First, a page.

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Specific Heat Question

  1. Feb 2, 2014 #1
    have two specific heat questions that im having trouble with.
    Though i thought this was a chemistry topic, we are learning it in my physics class as well


    1. The specific heat of aluminum is 0.22 cal/g *C

    What is the specific heat in Btu/lb*F

    The farenheit is the part that im having the hardest time with. I found that 1Kcal=3.968 BTU and i know how to convert to lbs, but i dont know how to work with the F since you cant simply use the 5/9ths formula



    2. How many calories would it take to raise the tempurature of the entire Pacific Ocean by 1*F.

    Once again, im having the most trouble with the farenheit part. I found that the volume of the pacific ocean is 4.14x10^8 Km3 and the density is 1027 Kg/m^3.





    Answers need to be in SI. Thanks for your help!
     
  2. jcsd
  3. Feb 2, 2014 #2

    lewando

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    Gold Member

    When you have a 1 °C change, what would be the corresponding change in °F? This conversion factor is independent of a specific temperature.
     
  4. Feb 2, 2014 #3
    Sure you can. ΔF = 1.8 ΔC
    What is the heat capacity of sea water?
    How many degrees C is 1 degree F?
     
  5. Feb 2, 2014 #4

    rude man

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    Homework Helper
    Gold Member

    Think about what "BTU/lb-F" means. It means it takes Q BTU to heat 1 lb of aluminum 1 deg F.
    Now, 1 deg C is more than 1 deg. F. So would it take more or less than Q BTU to heat 1 lb Al 1 deg C?
    If so, by how much?
     
  6. Feb 2, 2014 #5

    DrClaude

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    Staff: Mentor

    Others have beat me to it, but here it is anyway...

    The formula for converting a specific temperature from Fahrenheit to Celcius is
    $$
    \frac{5}{9}(^\circ \mathrm{F} - 32) = {}^\circ \mathrm{C}
    $$
    What you are deling with here are intervals between two temperatures. You therefore have
    $$
    \begin{align}
    \Delta^\circ \mathrm{C} &= {}^\circ \mathrm{C}_2 - {}^\circ \mathrm{C}_1\\
    &= \frac{5}{9}(^\circ \mathrm{F}_2 - 32) - \frac{5}{9}(^\circ \mathrm{F}_1 - 32)\\
    &= \frac{5}{9}(^\circ \mathrm{F}_2 - {}^\circ \mathrm{F}_1 ) \\
    &= \frac{5}{9} \Delta^\circ \mathrm{F}
    \end{align}
    $$
    [STRIKE]As you see, you need to use the factor ##5/9## only. A change of ##1^\circ \mathrm{C}## is equal to a change of ##(5/9) ^\circ \mathrm{F}##, and a change of ##1^\circ \mathrm{F}## is the same as a change of ##(9/5) ^\circ \mathrm{C}##.[/STRIKE]
    As you see, you need to use the factor ##5/9## only. A change of ##1^\circ \mathrm{C}## is equal to a change of ##(9/5) ^\circ \mathrm{F}##, and a change of ##1^\circ \mathrm{F}## is the same as a change of ##(5/9) ^\circ \mathrm{C}##.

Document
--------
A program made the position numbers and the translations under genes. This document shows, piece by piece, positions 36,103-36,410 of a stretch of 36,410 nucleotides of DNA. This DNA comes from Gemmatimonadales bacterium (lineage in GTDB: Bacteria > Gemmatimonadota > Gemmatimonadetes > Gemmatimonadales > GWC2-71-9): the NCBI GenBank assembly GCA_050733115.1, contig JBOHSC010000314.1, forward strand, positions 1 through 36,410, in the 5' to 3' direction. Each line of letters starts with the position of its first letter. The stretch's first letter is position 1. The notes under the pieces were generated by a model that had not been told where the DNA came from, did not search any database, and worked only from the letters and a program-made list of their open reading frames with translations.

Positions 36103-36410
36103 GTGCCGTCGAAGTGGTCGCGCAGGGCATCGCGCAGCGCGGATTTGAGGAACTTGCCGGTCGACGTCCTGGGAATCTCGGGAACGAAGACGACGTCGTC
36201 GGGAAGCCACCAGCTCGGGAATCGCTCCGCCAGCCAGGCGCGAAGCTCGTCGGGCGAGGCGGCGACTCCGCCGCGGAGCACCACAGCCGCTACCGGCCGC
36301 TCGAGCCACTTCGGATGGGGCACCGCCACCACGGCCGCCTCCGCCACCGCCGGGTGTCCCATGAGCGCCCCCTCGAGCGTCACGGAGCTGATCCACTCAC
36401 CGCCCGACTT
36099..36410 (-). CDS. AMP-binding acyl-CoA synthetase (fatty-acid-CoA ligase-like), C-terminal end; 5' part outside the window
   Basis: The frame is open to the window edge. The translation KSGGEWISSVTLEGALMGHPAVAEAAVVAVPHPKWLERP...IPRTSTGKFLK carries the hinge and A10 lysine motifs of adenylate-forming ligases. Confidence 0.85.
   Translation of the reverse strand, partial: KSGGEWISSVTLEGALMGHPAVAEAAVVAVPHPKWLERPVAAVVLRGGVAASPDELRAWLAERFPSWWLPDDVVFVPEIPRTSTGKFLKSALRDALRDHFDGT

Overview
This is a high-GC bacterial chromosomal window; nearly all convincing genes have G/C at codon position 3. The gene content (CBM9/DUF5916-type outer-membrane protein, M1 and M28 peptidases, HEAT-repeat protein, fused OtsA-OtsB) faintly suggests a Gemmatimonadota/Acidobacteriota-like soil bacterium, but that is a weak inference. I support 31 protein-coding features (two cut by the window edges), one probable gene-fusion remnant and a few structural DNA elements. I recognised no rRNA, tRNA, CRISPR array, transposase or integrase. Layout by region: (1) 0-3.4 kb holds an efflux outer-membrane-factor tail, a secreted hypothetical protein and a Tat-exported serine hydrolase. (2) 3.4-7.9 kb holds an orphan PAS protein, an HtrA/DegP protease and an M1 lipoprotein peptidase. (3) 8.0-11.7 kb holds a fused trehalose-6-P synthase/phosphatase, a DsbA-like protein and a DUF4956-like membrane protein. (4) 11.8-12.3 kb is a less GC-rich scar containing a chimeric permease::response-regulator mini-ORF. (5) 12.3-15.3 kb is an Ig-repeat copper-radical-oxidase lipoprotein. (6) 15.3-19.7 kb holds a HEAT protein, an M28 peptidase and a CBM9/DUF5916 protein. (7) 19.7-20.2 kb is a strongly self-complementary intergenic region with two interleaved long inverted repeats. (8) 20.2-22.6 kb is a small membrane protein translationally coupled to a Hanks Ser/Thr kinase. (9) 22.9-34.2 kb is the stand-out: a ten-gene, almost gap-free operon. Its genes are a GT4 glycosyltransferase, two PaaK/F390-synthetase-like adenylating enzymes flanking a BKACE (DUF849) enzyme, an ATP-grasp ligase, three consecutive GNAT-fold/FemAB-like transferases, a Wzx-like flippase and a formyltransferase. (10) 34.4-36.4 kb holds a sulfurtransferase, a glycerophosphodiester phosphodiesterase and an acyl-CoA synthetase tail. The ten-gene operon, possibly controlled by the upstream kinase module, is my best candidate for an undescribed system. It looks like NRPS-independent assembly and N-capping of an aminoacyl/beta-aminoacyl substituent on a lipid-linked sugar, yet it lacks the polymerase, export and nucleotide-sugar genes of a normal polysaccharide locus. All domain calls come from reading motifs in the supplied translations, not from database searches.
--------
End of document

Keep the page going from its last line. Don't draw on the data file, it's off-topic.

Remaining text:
Last edited: Feb 2, 2014
  7. Feb 2, 2014 #6

    adjacent

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    Gold Member

    OP
    Your first step is to convert all the units to SI units.
     
  8. Feb 2, 2014 #7
    Your equations are correct, but your last sentence has it backwards.
     
  9. Feb 2, 2014 #8
    so for the first problem, i got it to 0.396 Btu/lb*C
    From that point im still not understanding how to implement that equation to get it to F


    and for the second problem I know i need to use Q=mcDeltaT
    Q=(7.33x10^14kg kg of water)(3850 J/kg*C)(0.56*c)

    Is that right prior to converting to calories? And also with sig figs, how many would have to be in the answer? would it just be one since the question says "to 1°F?

    Thanks
     
  10. Feb 2, 2014 #9
    I think it would take more. I'm still not sure how to work in a conversion factor though. I worked the problem up to 0.396 Btu/lb*C (which i think is correct)
     
  11. Feb 2, 2014 #10
    A BTU is the amount of heat required to raise the temperature of 1 lb of water 1 degree F.
    A calorie is the amount of heat required to raise the temperature of 1 gm of water 1 degree C.

    So, 1BTU/lb-F is exactly the same as 1cal/gmC. The conversion factor is 1

    Show us how you calculated the mass of the Pacific ocean. Your result doesn't look right. Otherwise, your calculation for part 2 looks OK.
     
  12. Feb 2, 2014 #11

    DrClaude

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    Staff: Mentor

    Right. I'm getting tired :redface:.
     
  13. Feb 2, 2014 #12
    I looked it up and it said the ocean's volume was 7.14x10^8Km^3
    so i multiplied this x 1027kg/m^3(density of sea water) then x 1000m^3/1km^3
     
    Last edited: Feb 2, 2014
  14. Feb 2, 2014 #13
    That should be 1000000000m^3/1km^3
     
  15. Feb 3, 2014 #14


    thank you very much :) Also, if i need to answer this problem to the correct number of sig figs, how many sig figs would that be?
     
  16. Feb 3, 2014 #15
    In my judgement, 3 significant figures.
     
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